Sailing in Maine

Sailing in Buzzrds Bay

Thursday, September 24, 2009

Travels with Yakaboo

Click on any picture to enlarge it. Blog starts with the September 23rd post.

Every year during the second week of September, John Hupfield of Lost in the Woods Boatworks hosts the Paddle Rendezvous at Killbear Provincial Park near Parry Sound, Ontario, on beautiful Lake Huron. The Paddle Rendezvous is an informal get-together for people that enjoy canoeing, kayaking, and canoe sailing. Its a chance to camp out, meet new people, show what you've been working on, and see what others are doing. Nancy and I decided we would check it out.

From where we live, it's at least a 12 hour drive. If you don't get lost. The park is a few hundred miles north of Toronto, past the Muskoka Lakes region. We managed to take the "scenic route" through the lakes region and added more than an hour, but we saw some beautiful lakes and boats.

Arriving on a Friday evening just as it was getting dark, we checked in and picked out a campsite by the lake. Early the next morning, John Hupfield came by to welcome us, followed by Hugh Horton, who graciously offered to help me unload the canoe and take it down to the shore. We also met Eric Cloutier, who brought his speedy 16-30 racing canoe, Pam Wedd of Bearwood Canoe Co., who built the beautiful canvas covered canoe shown, and Skip Izon, an Olympic gold medal winning racing shell designer who built the Bufflehead for Hugh Horton.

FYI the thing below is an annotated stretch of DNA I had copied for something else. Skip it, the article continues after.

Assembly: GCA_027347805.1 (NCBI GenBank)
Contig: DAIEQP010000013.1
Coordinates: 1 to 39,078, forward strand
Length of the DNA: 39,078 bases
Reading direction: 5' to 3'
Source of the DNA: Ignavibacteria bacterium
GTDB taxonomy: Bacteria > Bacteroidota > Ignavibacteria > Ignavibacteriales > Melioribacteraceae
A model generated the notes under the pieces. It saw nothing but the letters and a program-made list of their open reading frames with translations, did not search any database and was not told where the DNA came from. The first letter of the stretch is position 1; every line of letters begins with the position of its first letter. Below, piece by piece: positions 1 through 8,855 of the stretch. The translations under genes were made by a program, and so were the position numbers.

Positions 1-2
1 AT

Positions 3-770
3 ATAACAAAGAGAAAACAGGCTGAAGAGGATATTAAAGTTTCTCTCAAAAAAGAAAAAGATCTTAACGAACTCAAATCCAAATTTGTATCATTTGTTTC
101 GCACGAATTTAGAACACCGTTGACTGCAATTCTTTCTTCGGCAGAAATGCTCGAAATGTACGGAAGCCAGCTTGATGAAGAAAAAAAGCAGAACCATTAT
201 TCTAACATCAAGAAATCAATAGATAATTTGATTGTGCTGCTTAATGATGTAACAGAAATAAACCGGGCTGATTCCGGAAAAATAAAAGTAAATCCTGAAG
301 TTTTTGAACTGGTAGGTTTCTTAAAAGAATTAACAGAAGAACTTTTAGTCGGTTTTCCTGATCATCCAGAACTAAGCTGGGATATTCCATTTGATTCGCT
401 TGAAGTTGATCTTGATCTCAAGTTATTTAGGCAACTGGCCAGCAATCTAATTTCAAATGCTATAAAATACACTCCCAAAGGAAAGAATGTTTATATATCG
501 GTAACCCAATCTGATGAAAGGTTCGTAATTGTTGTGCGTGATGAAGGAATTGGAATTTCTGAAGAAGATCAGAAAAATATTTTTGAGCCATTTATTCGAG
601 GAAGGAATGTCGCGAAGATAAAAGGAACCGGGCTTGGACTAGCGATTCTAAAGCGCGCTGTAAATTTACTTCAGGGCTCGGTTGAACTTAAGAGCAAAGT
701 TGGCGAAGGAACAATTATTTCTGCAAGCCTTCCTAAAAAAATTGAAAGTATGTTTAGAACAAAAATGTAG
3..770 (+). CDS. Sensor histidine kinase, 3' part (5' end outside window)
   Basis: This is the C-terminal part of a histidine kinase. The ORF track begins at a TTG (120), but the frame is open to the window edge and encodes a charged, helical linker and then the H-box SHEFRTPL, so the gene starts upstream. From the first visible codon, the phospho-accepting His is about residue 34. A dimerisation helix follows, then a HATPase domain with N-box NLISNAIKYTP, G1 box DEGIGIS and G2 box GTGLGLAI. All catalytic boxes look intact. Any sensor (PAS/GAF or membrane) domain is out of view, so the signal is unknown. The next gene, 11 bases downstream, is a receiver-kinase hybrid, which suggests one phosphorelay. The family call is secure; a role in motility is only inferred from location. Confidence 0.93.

Nancy checks out Pam Wedd's 10 year old canvas covered canoe that still looks like new. The workmanship is amazing. Pam teaches canoe building in the area.
















Nancy tries out a sailing canoe for the first time.
















Kicking back in light winds, Nancy shows how relaxing sailing can be.

The good thing about canoes is that they have, well, canoe sterns, so there is never any transom drag.
















The lug yawl rig is easy to handle since the mizzen is self-tacking and the main sheet has a light touch. I highly recommend it.





















Yakaboo II and Bufflehead at the beach. As you can see, there wasn't a lot of wind, maybe 8 mph. tops.

















The amazing, multi-adjustable seat from Bufflehead. It has triangular "feet" which allow the seat to be set at 3 different heights, and adjustable back rake.

















This view shows a good view of Bufflehead's leeboard, steering rods, and the width of the cockpit.

















The underside has several layers of fiberglass so that it can take the ground over rocks or even coral without damage. The inside is lined with Kevlar to protect against impacts.